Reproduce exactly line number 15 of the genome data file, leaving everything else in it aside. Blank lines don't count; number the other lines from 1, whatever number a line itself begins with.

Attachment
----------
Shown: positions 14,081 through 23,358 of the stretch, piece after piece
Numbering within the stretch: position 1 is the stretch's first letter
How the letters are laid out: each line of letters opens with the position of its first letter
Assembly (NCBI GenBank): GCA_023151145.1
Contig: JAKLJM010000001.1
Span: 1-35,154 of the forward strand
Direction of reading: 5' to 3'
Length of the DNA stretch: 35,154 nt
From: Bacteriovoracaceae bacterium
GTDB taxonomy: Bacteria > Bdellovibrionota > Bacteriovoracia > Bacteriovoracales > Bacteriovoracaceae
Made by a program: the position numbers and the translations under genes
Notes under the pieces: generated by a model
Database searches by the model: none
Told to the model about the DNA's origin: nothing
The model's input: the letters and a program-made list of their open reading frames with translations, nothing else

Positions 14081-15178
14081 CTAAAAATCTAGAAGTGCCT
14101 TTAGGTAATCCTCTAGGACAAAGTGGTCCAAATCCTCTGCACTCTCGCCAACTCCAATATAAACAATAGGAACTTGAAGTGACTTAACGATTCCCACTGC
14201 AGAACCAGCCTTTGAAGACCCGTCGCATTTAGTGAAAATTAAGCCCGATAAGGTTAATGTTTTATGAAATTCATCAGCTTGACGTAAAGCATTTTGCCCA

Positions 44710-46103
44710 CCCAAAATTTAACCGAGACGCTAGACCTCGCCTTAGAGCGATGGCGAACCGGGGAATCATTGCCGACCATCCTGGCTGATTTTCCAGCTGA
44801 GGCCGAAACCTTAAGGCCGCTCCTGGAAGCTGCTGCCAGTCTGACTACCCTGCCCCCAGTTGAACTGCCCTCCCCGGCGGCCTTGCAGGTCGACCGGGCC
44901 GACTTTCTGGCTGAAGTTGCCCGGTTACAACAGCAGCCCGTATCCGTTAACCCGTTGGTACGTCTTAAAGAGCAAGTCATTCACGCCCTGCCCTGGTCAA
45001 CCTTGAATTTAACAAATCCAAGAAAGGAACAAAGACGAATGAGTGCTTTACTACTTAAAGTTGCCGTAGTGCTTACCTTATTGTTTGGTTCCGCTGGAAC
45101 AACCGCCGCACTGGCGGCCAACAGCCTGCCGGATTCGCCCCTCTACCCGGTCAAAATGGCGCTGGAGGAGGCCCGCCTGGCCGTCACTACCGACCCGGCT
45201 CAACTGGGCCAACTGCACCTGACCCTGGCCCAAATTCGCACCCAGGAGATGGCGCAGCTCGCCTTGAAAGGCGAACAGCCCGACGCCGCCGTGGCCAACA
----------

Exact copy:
The model's input: the letters and a program-made list of their open reading frames with translations, nothing else